In the age of online shopping, don’t count out brick-and-mortar stores – Sharmila Chatterjee

MIT Sloan Senior Lecturer Sharmila Chatterjee

Sharmila C. Chatterjee, Senior Lecturer, MIT Sloan School of Management

From USA Today

As the unofficial start to holiday shopping approaches, retail prognosticators are calling for a holly jolly season for e-commerce—and a less merry one for brick-and-mortar stores.

This year, for the first time, American consumers plan to do more of their holiday shopping online than in physical stores, according to PricewaterhouseCoopers. A Deloitte study predicts that customers will spend on average $879 online and $541 in shops.

Based on these forecasts, e-commerce appears in prime position to soon dominate the holiday retail landscape. We can kiss goodbye traditional stores. Right?

Not so fast. Brick-and-mortar stores are making a comeback. By focusing on customer service, integrated business models, and innovative partnerships, many chains — including Target, Kohl’s, Madewell and Best Buy — are likely to post strong holiday sales. Meanwhile, e-commerce may be in for a reckoning. Signs indicate that the lightning fast delivery speeds customers have come to expect from internet vendors, namely Amazon, are not sustainable.

Physical stores made an attempt to compete

It’s been a challenging decade for brick-and-mortar retailers. Some background: At the dawn of the Digital Age, stores viewed e-commerce as a threat. To compete, they slashed prices to match their online rivals. Doing so forced them to cut costs: they shed salespeople, stopped investing in training, didn’t pay attention to merchandising, and ignored partnerships and product development. In other words, they neglected to make investments to strengthen their stores. Customers turned away and some of the most venerable brands — including Sears, RadioShack and Toys R Us — filed for bankruptcy.

Today, however, stores have wised up to the notion that brick-and-mortar and online retail can coexist and complement one another. Stores don’t necessarily need to lure customers off their laptops and mobile phones — nor do they need to match the internet’s deep discounts. Rather they must find ways to integrate online and offline shopping and give customers more of what they want. Further proof that physical stores aren’t going anywhere: the growing movement among digital retailers, such as Warby Parker and Allbirds, to open brick-and-mortar stores to heighten brand awareness and power sales.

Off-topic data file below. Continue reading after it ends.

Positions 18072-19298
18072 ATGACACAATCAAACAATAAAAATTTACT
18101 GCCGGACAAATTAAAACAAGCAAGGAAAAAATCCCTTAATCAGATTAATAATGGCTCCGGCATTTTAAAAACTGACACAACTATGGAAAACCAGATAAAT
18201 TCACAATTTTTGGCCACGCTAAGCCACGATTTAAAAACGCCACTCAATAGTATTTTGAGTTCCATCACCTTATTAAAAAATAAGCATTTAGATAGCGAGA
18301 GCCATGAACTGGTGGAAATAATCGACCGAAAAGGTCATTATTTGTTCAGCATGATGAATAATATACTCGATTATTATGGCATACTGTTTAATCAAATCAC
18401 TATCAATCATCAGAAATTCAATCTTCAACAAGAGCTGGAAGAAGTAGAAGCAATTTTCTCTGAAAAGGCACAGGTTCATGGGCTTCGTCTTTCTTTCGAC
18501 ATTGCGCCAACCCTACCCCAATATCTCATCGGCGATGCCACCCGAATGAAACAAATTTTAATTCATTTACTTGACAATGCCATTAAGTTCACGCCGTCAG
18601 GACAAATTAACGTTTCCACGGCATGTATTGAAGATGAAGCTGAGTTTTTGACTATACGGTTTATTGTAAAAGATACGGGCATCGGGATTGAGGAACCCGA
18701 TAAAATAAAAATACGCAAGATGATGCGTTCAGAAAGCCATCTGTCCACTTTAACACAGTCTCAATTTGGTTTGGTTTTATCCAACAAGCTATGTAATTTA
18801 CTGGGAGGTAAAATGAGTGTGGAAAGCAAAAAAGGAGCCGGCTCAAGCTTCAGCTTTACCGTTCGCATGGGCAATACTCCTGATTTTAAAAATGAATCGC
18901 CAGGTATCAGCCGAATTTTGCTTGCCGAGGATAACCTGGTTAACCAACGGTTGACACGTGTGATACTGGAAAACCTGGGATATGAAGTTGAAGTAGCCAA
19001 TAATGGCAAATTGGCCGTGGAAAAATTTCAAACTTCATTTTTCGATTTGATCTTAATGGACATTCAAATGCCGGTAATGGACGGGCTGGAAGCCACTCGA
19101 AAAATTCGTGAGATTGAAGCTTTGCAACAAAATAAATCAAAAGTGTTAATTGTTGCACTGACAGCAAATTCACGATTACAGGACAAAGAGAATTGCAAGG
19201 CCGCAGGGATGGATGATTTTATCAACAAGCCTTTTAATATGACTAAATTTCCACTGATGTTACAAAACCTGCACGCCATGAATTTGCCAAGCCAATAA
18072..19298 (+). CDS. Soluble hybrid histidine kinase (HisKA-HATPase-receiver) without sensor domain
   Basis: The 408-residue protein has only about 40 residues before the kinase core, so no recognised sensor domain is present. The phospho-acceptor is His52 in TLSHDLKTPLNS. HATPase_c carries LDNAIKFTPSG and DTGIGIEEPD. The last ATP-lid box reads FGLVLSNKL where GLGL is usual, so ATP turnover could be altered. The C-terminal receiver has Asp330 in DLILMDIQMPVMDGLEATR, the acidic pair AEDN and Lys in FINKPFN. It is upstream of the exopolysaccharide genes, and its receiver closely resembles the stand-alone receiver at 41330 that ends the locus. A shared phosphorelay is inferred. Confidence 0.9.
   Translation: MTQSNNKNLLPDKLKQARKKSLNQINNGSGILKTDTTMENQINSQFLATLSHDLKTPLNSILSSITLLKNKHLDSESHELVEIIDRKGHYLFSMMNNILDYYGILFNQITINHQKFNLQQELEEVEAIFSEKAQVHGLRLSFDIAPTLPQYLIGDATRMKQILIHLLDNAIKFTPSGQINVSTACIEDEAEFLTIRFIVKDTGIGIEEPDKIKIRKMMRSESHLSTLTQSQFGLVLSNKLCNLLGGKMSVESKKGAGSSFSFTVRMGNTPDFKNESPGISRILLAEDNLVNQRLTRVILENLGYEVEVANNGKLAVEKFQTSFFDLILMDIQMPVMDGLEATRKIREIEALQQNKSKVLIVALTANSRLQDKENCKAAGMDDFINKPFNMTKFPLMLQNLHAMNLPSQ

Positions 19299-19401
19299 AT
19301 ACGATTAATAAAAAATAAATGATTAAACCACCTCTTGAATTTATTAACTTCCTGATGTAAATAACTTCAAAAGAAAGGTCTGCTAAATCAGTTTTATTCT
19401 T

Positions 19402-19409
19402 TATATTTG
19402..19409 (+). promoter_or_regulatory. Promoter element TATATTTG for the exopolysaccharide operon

Best Buy, the big box retailer, is a prime example of a brick-and-mortar chain that’s succeeding in the Amazon Era. The company understands that its physical stores represent an opportunity to create social and sensory experiences for consumers. In addition to renovating its showrooms and providing dedicated kiosks for electronic brands, Best Buy heavily invests in employee learning. All workers receive training, and then must demonstrate that they have achieved a certain level of expertise before interacting with customers. Best Buy views knowledgeable employees as a competitive advantage — one that chatbots can’t replicate.

What’s more, the company has seamlessly integrated its click-and-mortar logistics. When customers order items from its website, the products are sent from the location that allows for the most efficient transport — be that a local store or a distribution center several states away. As a result, Best Buy has speedy shipping times, and enables near instant gratification for customers.

Smart retailers are also investing in new partnerships that bring unique or otherwise hard-to-find items to their stores. Target, for instance, recently began selling Disney merchandise at select stores that was previously only available at Disney-owned retailers. And Madewell, the J.Crew spinoff, teamed with ThredUP, the secondhand online retailer, for a collection of pre-owned jeans. The jeans, which sell for $50, are only available in select locations.

Read the full post at USA Today.

Sharmila C. Chatterjee is a Senior Lecturer in Marketing and is the Academic Head for the MBA Track in Enterprise Management (EM) launched at MIT Sloan. 

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